Canadian crooks compromise card terminals

Canadian crooks compromise card terminals

The debit cards of hundreds of people in the Canadian city of Windsor have been compromised after crooks tampered with payment terminals in fast food joints, installing Bluetooth technology into the PIN Pads and wirelessly downloading account information.

The local police launched an investigation after receiving "numerous" calls from people claiming that their debit cards had been compromised and money removed from their bank accounts.

Authorities believe that once they had downloaded account details, the criminals cloned cards and made as many withdrawals as they could at ATMs in Quebec before the transactions were red flagged by banks.

Police are now investigating more than 200 complaints with losses estimated at hundreds of thousands of dollars.

Among the victims was Charles Janisse, CEO of the Motor City Credit Union. "I was out shopping and my card came up as having reached its limit. I thought: 'Wait a minute.' So I went home and checked online and sure enough - there was a fraudulent transaction," he told the local Windsor Star.

Police says the technique is not new and several arrests have been made in Windsor during the past year of suspects who have tampered with PIN pads.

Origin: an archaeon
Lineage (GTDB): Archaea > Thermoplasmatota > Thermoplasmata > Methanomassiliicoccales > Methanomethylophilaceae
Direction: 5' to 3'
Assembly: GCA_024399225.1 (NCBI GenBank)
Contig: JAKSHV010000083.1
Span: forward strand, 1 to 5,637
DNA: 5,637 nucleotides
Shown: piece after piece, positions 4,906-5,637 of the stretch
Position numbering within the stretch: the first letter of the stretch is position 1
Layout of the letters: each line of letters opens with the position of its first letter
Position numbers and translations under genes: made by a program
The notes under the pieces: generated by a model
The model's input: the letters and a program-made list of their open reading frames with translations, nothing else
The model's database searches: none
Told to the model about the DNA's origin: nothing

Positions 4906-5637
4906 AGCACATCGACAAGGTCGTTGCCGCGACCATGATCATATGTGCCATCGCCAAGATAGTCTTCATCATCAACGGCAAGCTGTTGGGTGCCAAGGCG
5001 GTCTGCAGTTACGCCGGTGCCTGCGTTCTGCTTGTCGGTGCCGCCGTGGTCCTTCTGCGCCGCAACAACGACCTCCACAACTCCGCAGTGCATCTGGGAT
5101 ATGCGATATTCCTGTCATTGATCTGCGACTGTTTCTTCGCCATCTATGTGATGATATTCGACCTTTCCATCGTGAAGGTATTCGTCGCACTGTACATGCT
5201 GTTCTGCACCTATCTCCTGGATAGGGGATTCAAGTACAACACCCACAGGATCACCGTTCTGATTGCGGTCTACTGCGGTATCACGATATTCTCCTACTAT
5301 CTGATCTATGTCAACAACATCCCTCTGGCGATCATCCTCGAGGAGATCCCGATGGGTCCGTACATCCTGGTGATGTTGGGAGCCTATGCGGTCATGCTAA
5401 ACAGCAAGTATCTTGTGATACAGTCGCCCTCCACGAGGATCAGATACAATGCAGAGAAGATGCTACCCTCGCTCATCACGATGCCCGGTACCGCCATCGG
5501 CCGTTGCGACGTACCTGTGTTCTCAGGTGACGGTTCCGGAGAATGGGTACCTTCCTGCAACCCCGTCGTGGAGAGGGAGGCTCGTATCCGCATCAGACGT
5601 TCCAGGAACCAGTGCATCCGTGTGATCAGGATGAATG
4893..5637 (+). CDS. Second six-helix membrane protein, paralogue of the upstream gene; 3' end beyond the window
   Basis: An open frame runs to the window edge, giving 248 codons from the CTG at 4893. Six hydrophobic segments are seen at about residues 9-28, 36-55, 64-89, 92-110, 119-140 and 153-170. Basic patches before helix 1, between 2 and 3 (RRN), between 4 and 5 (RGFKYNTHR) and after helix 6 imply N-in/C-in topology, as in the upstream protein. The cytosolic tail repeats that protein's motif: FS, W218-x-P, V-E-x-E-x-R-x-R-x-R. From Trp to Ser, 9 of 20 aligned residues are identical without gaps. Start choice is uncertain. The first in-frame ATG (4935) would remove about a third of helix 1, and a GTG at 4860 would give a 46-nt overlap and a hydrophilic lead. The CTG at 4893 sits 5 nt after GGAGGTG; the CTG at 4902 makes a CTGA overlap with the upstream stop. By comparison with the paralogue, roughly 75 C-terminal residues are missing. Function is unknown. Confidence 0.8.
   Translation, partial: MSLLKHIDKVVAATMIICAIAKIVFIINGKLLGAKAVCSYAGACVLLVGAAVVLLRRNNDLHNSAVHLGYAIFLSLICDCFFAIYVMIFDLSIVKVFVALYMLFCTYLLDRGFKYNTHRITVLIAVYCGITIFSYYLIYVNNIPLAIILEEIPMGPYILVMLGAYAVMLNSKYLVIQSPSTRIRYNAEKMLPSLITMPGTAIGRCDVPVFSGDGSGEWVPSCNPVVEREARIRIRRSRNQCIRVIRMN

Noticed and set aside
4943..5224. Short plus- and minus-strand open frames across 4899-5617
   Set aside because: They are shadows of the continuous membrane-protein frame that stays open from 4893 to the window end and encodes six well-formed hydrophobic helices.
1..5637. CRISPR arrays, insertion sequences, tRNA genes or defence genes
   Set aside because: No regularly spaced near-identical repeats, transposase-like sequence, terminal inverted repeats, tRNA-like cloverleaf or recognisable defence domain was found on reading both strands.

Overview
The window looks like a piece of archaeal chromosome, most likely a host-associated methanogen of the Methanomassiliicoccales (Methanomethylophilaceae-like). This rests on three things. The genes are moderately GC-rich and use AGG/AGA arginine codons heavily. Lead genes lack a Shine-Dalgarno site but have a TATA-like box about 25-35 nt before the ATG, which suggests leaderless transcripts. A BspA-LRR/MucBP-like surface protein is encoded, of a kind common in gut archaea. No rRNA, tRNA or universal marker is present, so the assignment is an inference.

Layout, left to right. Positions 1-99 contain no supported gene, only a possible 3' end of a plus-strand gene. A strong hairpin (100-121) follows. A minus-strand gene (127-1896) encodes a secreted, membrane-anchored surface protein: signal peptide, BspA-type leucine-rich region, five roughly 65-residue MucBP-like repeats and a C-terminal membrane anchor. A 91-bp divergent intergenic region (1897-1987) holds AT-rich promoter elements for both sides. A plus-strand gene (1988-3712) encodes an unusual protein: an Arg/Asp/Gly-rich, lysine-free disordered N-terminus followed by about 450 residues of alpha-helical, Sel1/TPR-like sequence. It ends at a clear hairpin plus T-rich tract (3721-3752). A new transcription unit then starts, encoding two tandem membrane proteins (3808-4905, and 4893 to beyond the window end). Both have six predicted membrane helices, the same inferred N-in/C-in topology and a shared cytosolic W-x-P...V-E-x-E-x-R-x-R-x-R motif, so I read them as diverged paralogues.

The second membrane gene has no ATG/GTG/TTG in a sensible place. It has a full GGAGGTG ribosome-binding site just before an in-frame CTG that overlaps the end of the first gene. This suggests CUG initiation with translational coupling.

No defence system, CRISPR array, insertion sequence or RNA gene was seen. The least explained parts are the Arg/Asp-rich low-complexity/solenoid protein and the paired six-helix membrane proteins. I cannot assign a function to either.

Comments: (2)

David Divitt
David Divitt - VocaLink - London 19 February, 2010, 15:29Be the first to give this comment the thumbs up 0 likes

This story may alarm some consumers, but it isn't actually a new threat. Attacks of this type have been happening for a while, and the Canadian banks and Interac are very aware of the situation. It isn't possible to always block every fraud attempt, but they use the latest technologies, including comprehensive point of compromise tools, to identify potentially vulnerable cards and stop them before they fall victim to the criminals.

A Finextra member
A Finextra member 20 February, 2010, 12:03Be the first to give this comment the thumbs up 0 likes

This reminds me of the attack against the Trintech SC5000 in 2005!  I would have thought Terminal Manufacturers would have evolved designs to avoid this type of compromise.